Without going into too many gruesome details (!), it starts with drilling through the flat crown of the tooth to gain access to the pulp. This is then removed and, if you’re unlucky enough for it to have gone as far as a dental abscess, it’s drained at the same time. The tooth is cleaned and its roots drilled out, so they can be filled more easily.
This work is done over several appointments, with the tooth being protected with a temporary filling between treatments to prevent any further damage. Finally, a permanent root canal filling is inserted and, if necessary, the top of the tooth may be protected with a crown. With a filled tooth being less robust than a healthy one, a crown is often needed to strengthen the tooth; particularly the bigger molars and premolars at the back of the mouth which are used to grind food.
Why are there concerns about this treatment?
Leaving aside its invasive – and painful – nature, the structure of a tooth makes it very difficult to ensure that the infection has been completely removed and the tooth is sterile BEFORE it’s filled. Depending on the tooth involved not only may there be several roots but these, in turn, have many miniscule tubules and side canals branching off them.
If any infection does remain, then it can quietly continue – usually without any symptoms, as the nerve is also removed during the root canal treatment – and then pass into the tiny blood vessels surrounding the tooth’s root. Once in the bloodstream, it enters general circulation and can then spread round the body. Unfortunately, antibiotics can’t help address this, as the tooth’s direct link to the bloodstream has been removed with the pulp during treatment.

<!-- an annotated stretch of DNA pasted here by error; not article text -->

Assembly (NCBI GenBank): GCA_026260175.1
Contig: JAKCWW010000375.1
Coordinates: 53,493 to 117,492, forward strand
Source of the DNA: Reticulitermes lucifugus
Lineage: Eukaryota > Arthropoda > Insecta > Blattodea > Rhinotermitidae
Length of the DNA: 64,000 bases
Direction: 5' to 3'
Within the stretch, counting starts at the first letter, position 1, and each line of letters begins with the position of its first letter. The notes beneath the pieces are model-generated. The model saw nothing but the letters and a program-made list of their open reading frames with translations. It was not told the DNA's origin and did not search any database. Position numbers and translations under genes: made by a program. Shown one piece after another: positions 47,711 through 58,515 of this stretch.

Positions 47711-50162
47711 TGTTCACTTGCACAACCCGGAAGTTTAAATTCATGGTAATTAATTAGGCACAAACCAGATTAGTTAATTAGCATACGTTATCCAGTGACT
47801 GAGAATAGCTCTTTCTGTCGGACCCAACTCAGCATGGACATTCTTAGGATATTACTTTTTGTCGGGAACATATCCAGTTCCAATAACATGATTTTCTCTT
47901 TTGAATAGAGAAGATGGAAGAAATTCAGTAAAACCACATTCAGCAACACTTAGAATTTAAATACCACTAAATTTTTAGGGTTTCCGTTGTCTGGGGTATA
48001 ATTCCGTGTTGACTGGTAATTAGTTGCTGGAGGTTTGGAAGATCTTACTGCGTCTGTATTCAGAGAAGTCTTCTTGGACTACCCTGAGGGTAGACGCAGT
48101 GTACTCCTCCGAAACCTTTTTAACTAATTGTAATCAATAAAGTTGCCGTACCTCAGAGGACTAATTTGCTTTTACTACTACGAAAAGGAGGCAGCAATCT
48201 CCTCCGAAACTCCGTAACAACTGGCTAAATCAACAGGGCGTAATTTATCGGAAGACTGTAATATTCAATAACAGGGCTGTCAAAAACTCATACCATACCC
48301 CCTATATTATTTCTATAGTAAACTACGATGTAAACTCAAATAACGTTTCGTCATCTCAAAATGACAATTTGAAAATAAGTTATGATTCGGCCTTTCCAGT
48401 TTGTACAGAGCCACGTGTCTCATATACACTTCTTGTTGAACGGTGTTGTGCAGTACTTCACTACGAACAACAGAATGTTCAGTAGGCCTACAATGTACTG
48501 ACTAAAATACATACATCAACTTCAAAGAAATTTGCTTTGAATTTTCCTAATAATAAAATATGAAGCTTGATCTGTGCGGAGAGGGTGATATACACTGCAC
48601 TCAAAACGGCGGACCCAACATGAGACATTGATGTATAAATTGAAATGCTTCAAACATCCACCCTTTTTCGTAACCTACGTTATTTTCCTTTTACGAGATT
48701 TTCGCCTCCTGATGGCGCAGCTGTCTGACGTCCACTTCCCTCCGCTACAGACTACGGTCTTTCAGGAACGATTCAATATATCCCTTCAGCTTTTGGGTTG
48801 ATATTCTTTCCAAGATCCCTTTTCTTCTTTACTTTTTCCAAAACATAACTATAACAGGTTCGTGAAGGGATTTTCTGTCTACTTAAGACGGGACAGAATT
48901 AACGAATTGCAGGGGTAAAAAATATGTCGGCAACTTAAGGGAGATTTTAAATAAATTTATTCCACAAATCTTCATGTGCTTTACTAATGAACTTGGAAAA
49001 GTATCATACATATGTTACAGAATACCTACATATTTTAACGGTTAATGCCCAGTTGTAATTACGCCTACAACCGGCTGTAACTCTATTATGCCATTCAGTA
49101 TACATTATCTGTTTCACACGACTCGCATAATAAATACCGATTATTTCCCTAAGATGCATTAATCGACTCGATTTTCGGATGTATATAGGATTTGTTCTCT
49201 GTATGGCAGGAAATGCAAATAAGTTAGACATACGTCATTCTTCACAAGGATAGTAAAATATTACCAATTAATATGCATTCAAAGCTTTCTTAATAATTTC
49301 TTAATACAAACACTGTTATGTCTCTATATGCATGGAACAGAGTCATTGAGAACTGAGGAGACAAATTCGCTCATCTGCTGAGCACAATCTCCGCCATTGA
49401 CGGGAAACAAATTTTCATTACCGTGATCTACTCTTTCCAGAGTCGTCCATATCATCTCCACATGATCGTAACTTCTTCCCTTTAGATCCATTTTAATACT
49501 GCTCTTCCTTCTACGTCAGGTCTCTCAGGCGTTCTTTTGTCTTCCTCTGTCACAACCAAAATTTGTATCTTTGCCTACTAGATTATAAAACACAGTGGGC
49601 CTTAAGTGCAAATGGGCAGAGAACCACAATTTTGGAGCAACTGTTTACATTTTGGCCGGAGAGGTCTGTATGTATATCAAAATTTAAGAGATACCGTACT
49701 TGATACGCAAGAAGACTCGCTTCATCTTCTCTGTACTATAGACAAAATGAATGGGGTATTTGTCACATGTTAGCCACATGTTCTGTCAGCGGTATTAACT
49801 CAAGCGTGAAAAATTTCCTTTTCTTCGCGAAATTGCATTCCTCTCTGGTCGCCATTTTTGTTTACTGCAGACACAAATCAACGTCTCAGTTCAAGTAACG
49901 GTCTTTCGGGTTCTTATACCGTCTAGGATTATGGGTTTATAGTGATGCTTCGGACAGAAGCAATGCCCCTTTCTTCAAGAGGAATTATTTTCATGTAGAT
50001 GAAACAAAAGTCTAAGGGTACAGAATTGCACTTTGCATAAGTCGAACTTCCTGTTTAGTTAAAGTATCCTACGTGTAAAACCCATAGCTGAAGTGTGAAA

While this can all sound rather “doom and gloom”, it’s often not appreciated just how adaptable bacteria are in response to changing conditions. They can shrink to fit into small areas, survive on tiny amounts of food and mutate so as not to require oxygen to live. This adaptability means that a treated tooth doesn’t pose much of a problem for them.
It’s now suggested that many chronic degenerative diseases may be linked to earlier Root Canal Treatment. These include joint problems, particularly Arthritis, as well as circulatory and heart disease.
What does this mean for Root Canal Treatment?
Well, as always, it’s about being aware of ALL the pro’s and con’s of ANY treatment before making a decision. While it may not be the preferred option, there is always the alternative of having a tooth completely removed.
And, if you suffer from a chronic degenerative disease, don’t forget to look at WHEN it started – or became worse. While symptoms don’t usually start to appear for a while after treatment, it’s amazing how often we hear clients saying that they haven’t felt 100% – or something seemed to change, even if they can’t put their finger on exactly what it was – since they had some dental treatment.
As always, the choice is yours.